Endotracheal tubes can be tricky to introduce both in emergencies and even by anesthesiologists during routine surgeries. Bougies are typically used to guide the tubes, physicians bending them into a shape that follows the natural curvature of patients’ unique upper airway anatomies. This is an imprecise task that can eat up a lot of time while the patient is apneic. Now a team from Nottingham Trent University in England is working on a steerable introducer that will help to make sure the endotracheal tube is placed swiftly.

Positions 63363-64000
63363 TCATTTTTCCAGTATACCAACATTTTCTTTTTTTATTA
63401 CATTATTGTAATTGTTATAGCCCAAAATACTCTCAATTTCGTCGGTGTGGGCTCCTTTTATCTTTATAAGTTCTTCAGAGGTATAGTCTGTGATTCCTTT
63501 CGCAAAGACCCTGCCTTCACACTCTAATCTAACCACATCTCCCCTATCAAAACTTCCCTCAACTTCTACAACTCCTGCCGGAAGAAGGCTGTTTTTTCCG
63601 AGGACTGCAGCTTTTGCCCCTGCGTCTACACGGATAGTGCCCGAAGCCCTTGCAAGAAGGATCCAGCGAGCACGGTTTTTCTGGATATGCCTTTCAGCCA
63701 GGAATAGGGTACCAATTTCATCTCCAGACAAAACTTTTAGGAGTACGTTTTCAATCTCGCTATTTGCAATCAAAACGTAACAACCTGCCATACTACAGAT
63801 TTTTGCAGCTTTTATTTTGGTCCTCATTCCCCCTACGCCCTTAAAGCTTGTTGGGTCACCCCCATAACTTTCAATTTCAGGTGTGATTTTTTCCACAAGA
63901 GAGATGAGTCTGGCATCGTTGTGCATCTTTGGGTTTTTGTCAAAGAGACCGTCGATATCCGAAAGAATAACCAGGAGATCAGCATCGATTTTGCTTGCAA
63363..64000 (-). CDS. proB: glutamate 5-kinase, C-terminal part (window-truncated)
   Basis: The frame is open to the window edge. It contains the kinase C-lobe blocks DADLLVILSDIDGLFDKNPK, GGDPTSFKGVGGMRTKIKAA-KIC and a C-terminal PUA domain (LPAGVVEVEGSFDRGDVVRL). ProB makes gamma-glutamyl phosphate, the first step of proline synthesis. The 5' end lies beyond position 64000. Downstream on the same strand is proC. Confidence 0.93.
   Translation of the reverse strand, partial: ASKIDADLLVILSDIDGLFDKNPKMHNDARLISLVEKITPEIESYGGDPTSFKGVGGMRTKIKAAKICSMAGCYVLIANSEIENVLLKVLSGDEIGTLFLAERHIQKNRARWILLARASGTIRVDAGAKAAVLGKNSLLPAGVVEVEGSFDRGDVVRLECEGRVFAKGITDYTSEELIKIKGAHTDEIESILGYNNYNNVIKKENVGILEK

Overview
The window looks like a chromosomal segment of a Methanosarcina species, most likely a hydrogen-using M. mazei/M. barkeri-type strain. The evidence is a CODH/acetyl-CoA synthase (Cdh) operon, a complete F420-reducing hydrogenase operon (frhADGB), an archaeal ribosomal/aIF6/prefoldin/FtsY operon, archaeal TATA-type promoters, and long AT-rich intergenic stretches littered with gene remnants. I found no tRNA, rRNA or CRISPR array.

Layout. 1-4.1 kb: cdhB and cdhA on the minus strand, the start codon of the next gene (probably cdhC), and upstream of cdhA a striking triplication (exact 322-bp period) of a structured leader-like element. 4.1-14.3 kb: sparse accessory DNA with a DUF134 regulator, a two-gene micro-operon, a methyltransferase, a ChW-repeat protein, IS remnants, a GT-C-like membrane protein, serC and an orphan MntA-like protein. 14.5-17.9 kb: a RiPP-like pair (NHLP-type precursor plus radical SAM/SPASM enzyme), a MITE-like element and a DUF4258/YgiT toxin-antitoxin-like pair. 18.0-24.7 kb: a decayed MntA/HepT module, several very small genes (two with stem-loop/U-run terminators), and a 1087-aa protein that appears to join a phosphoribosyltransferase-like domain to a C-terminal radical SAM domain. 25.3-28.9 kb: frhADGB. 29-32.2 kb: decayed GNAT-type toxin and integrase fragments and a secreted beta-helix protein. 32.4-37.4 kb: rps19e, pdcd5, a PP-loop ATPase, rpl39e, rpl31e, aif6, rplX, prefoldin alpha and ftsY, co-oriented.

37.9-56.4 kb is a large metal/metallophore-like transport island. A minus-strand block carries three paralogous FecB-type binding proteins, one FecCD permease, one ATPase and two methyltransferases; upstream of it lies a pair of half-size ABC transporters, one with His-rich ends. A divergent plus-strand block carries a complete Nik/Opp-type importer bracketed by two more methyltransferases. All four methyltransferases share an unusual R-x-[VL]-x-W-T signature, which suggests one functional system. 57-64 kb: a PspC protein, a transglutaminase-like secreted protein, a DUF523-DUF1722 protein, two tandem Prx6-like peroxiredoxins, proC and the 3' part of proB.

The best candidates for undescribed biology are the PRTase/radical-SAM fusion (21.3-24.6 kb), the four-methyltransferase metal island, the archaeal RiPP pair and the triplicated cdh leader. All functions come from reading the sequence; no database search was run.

The device is built around a Flexinol (nitinol) tip, a memory alloy that can quickly snap between different shapes when heat is applied. There are two Flexinol wires within the bougie with wires leading up to them. When a current is applied to one of them, the entire instrument flexes in its direction nearly immediately. This is done using a simple external controller and one person is able to guide the bougie down the windpipe. Considering that a substantial percentage of patients have tortuous airway passages due to disease, obesity, or other “natural” causes, the new device, once commercialized, should help prevent unnecessary brain damage or even deaths arising from difficult placement of endotracheal tubes.